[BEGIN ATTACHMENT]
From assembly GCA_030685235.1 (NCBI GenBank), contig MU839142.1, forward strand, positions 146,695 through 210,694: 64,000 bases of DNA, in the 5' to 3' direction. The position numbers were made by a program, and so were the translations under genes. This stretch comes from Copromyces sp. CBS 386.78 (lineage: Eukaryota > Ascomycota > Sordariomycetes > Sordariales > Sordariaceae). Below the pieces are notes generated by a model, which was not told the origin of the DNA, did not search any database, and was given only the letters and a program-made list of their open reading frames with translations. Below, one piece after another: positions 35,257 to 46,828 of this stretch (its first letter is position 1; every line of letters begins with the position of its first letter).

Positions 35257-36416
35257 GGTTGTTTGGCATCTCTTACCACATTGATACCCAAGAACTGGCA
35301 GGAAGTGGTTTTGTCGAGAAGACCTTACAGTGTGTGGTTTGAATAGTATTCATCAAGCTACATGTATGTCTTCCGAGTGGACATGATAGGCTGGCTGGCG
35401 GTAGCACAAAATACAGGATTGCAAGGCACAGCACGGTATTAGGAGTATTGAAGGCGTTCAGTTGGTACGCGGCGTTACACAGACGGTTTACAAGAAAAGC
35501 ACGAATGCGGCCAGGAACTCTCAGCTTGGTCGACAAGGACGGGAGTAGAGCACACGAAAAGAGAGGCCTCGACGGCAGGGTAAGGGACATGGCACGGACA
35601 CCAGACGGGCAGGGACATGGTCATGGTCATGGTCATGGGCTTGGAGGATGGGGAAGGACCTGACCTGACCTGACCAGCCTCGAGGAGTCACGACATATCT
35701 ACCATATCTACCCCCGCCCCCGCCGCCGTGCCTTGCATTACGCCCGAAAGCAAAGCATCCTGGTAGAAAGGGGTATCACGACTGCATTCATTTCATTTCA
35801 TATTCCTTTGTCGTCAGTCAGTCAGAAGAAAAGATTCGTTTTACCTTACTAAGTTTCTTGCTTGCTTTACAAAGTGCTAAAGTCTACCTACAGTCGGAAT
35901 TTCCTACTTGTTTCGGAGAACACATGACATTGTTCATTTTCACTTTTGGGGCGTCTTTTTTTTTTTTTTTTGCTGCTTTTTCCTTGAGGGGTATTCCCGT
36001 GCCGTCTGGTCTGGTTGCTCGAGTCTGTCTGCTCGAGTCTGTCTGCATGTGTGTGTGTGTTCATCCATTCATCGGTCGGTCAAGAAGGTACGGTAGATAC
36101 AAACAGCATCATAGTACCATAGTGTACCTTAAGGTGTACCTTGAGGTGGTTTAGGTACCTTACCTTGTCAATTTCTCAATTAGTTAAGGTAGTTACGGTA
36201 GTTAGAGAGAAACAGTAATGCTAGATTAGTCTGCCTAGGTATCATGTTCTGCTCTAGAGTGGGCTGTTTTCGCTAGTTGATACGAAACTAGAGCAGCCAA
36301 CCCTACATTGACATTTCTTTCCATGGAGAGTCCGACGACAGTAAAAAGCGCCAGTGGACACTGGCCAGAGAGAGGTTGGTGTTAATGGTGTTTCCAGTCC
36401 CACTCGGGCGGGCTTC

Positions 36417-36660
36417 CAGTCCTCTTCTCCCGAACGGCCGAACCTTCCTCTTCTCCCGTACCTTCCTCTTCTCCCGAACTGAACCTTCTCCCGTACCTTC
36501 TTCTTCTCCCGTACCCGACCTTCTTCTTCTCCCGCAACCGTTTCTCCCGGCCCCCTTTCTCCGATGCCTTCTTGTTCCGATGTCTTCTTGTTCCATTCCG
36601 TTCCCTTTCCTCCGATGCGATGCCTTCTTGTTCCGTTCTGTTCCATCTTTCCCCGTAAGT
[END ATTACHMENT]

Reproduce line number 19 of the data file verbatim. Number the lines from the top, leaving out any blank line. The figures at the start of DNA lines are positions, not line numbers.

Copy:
36601 TTCCCTTTCCTCCGATGCGATGCCTTCTTGTTCCGTTCTGTTCCATCTTTCCCCGTAAGT